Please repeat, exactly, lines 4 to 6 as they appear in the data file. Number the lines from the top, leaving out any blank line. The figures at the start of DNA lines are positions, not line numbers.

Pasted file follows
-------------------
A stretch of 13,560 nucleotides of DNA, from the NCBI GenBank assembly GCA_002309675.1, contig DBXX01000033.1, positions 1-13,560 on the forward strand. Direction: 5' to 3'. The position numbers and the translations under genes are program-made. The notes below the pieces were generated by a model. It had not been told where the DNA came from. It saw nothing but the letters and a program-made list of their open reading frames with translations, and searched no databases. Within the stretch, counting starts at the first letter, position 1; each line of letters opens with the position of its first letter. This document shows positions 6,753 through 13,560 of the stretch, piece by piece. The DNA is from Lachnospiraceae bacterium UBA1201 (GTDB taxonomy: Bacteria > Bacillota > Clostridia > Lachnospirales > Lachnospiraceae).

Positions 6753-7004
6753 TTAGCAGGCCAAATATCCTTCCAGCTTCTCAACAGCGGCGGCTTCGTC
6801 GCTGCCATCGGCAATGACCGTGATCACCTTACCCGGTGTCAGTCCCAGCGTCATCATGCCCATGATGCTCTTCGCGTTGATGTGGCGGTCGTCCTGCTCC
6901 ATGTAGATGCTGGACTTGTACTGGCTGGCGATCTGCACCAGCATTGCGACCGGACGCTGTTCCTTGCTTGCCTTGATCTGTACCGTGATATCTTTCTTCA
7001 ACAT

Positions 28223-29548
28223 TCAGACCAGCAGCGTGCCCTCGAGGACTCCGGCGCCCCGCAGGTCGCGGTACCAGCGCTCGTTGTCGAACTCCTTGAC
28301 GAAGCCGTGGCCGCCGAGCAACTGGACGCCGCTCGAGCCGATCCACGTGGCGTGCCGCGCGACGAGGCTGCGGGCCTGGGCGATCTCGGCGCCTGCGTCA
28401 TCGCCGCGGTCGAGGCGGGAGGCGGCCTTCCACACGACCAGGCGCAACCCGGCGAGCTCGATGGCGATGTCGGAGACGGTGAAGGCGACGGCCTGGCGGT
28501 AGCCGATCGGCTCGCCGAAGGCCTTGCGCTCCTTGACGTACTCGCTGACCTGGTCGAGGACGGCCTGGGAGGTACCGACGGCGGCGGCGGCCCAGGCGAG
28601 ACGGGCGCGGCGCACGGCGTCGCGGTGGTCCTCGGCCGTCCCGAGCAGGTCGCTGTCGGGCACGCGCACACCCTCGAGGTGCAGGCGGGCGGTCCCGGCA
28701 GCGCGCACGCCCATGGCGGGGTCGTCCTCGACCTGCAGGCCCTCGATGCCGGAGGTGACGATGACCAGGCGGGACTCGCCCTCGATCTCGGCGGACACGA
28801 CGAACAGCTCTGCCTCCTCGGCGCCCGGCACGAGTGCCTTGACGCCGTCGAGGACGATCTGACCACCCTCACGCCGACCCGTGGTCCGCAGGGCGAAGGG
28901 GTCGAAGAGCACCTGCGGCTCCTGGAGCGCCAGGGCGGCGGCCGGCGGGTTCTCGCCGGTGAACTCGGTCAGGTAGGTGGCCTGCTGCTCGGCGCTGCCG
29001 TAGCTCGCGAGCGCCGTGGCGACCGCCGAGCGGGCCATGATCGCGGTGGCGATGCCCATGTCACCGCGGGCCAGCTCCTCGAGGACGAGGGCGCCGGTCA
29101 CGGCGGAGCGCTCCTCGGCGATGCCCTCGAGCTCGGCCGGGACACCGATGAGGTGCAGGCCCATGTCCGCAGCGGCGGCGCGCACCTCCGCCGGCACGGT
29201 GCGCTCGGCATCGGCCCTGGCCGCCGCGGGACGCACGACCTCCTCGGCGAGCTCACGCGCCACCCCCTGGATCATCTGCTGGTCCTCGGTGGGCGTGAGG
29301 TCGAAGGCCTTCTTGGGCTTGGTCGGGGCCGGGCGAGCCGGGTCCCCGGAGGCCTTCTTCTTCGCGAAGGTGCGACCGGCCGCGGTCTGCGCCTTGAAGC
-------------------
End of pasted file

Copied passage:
6801 GCTGCCATCGGCAATGACCGTGATCACCTTACCCGGTGTCAGTCCCAGCGTCATCATGCCCATGATGCTCTTCGCGTTGATGTGGCGGTCGTCCTGCTCC
6901 ATGTAGATGCTGGACTTGTACTGGCTGGCGATCTGCACCAGCATTGCGACCGGACGCTGTTCCTTGCTTGCCTTGATCTGTACCGTGATATCTTTCTTCA
7001 ACAT